Unwinnable concludes its conversation with Richard Flanagan, the indie designer behind FRACT, winner of Best Student Game at the Independent Game Festival during GDC 2011. In the first part, Flanagan told us about his decision to quit his job to pursue a career in videogames and the difficulties that came with it. In the second part, he talked about the game itself and how he went about creating it. Now, he looks to the future, for himself and for the videogame industry.
Unwinnable: Let’s talk about the future. Where do you go from here? What is your plan for FRACT?
R.F.: That’s the big question these days! Well, with all the visibility and momentum from the Independent Games Festival, I really want to try to take the game further and flesh it out to what I had originally envisioned. Even though I’m proud of the current version, it doesn’t really capture the entirety of what I had always wanted to do with FRACT. So the plan is to work on it in the coming months, and then hopefully have a full release out within a year.
Unwinnable: Do you plan to stick with indie development for FRACT and future projects? Do you see yourself wanting to and being able to fit into a commercial studio? Is your wife going to kill you if you don’t get a ‘real job?’
R.F.: One of the best things about this experience has been my introduction to the indie community – I’m so impressed with how supportive and friendly everyone is and the sheer creative energy is inspiring. There are so many great people out there putting out unique ideas and I definitely want to continue to be a part of it. At the same time, I think there is a lot of value to working at a larger studio with bigger teams – it’s a different dynamic, but I think it’s equally worthwhile. Plus, there are a lot of great studios in Montreal, so I don’t think I would say no if one of them were to offer me a dream job!
In the short term though, I’m focused on finishing FRACT and getting it out there. My wife has actually been very supportive and she’ll be coming on full-time to manage the project and help me pursue this dream. We’re both taking a big risk and we’ll see how it pans out – regardless, I feel really lucky to have the support. Check back in with me in a year – who knows, if things don’t work out, she probably will force me to get a ‘real job!’
Unwinnable: We’ve talked a bit about the validation the Independent Games Festival win gave you. Has it opened new doors for you in terms of finishing FRACT and establishing yourself in the industry?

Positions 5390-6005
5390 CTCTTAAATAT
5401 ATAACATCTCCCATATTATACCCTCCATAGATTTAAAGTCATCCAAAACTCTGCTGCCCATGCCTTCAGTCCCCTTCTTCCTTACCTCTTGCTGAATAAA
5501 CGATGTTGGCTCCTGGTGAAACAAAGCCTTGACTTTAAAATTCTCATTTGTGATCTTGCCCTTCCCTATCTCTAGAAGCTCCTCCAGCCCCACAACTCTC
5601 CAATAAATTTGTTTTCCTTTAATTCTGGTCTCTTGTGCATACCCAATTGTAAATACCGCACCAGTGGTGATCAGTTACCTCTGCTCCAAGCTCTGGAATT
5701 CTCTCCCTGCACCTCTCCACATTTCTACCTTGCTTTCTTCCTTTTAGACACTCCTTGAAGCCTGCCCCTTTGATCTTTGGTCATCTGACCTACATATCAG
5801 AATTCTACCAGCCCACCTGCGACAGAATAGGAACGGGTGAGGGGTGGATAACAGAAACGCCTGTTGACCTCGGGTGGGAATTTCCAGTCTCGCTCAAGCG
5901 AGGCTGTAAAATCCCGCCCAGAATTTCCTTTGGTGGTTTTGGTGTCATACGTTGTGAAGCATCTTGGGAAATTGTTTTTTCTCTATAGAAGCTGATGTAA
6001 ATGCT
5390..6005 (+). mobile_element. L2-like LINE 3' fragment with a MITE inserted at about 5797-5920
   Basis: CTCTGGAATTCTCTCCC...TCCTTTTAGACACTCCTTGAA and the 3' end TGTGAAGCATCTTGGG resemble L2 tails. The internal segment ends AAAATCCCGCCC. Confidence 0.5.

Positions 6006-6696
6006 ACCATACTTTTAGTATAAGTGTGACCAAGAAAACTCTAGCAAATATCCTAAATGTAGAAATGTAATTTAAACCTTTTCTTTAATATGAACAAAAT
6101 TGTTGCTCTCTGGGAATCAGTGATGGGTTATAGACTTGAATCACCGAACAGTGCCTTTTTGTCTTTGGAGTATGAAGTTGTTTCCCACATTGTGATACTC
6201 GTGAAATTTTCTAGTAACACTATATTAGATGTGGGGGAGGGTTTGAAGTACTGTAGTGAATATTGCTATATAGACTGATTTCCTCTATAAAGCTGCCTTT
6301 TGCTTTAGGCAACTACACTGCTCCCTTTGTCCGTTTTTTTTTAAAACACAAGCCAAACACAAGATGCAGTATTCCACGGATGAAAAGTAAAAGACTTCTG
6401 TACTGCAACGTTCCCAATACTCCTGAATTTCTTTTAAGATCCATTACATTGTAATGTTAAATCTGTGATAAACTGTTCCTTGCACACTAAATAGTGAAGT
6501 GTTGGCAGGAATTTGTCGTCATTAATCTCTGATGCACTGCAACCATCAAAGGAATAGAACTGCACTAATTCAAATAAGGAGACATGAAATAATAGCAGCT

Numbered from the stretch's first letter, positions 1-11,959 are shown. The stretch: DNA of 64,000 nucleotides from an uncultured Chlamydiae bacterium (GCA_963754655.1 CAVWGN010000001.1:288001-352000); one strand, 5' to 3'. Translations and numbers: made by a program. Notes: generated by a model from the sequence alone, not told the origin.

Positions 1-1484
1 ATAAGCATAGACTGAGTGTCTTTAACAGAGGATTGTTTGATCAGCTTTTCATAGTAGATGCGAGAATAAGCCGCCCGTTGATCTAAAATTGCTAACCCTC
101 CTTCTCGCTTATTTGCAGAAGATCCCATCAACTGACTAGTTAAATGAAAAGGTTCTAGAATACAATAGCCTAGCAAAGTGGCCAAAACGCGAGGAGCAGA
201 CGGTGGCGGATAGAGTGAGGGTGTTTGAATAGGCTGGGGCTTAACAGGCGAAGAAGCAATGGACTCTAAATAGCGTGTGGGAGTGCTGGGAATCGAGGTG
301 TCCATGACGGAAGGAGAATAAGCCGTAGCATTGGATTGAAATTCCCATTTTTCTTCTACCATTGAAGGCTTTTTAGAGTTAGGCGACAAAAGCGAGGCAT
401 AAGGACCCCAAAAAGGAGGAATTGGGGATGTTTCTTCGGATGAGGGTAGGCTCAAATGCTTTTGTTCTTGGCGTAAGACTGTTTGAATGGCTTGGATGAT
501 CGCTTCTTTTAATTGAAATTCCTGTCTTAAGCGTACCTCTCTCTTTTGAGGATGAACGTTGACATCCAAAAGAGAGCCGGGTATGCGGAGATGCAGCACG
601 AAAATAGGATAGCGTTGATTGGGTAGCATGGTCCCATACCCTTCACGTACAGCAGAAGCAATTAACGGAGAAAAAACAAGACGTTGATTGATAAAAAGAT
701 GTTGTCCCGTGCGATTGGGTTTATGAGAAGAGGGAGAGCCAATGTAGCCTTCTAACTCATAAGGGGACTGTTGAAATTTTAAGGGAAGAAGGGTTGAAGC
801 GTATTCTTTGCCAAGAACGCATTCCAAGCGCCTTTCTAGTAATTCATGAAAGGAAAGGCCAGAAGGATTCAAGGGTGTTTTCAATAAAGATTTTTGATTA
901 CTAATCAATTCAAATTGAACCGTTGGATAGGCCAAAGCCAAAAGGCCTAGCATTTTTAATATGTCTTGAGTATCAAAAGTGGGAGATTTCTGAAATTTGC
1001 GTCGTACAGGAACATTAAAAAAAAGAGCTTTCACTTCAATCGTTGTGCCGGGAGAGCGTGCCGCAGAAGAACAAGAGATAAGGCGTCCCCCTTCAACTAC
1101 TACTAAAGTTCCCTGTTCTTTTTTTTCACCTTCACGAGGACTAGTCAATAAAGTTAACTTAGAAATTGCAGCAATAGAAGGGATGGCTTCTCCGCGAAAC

R.F.: The whole experience with the Independent Games Festival was invaluable – not only in terms of exposure, but I got the opportunity to meet so many people in the industry that have long inspired me. While I feel like it’s opened some doors to some extent, it’s still hard to tell at this point. At the very least, it has helped me get FRACT out there, which is essential for an indie developer. However, only time will tell what will actually come of all this.
Unwinnable: More broadly, as someone who has entered the industry recently and has fresh eyes, where do you see the future of the industry going?
R.F.: Though I’m technically new to the industry, I’ve been following it for many years. I think it’s hard to say, as the industry is changing so rapidly and I think everyone is still trying to figure out where the future lies. One thing that I am noticing is that a lot of the differences we’ve typically associated between ‘core gamers’ versus ‘casual gamers’ are becoming blurred. I think nearly everyone is a gamer in some context now, whether they know it or not – and I think that is changing the way we design games for people. With new methods of distribution, there are a lot more opportunities for different types of games to be put out there, ranging from the tiny little indie games to massive AAA blockbusters. Just the fact that the Independent Games Festival ceremony ran back-to-back with the Game Developer’s Choice Awards suggests that different types of games for different types of gamers can happily coexist.
Unwinnable: Finally, you’ve had a bit of a fairy tale start to your career in games – do you have any words of wisdom for other indie designers or people who might be thinking about diving into the industry the way you did?
R.F.: If only I had wisdom about the industry! It’s interesting, because my path into the industry, so to speak, was not really intentional. As I mentioned, I was able to work on FRACT because I wasn’t able to get a job at the time. If I had found a position somewhere, who knows how things would have turned out? So while I would not necessarily advocate doing things the way I did, I would say that regardless of what you’re doing, there are so many amazing ways to get involved with other like-minded individuals – through competitions like the Independent Games Festival, indie game groups, online communities, game jams. There are few things more inspiring than seeing some of the awesome, creative work others are doing. In short, get involved and don’t be afraid to get feedback!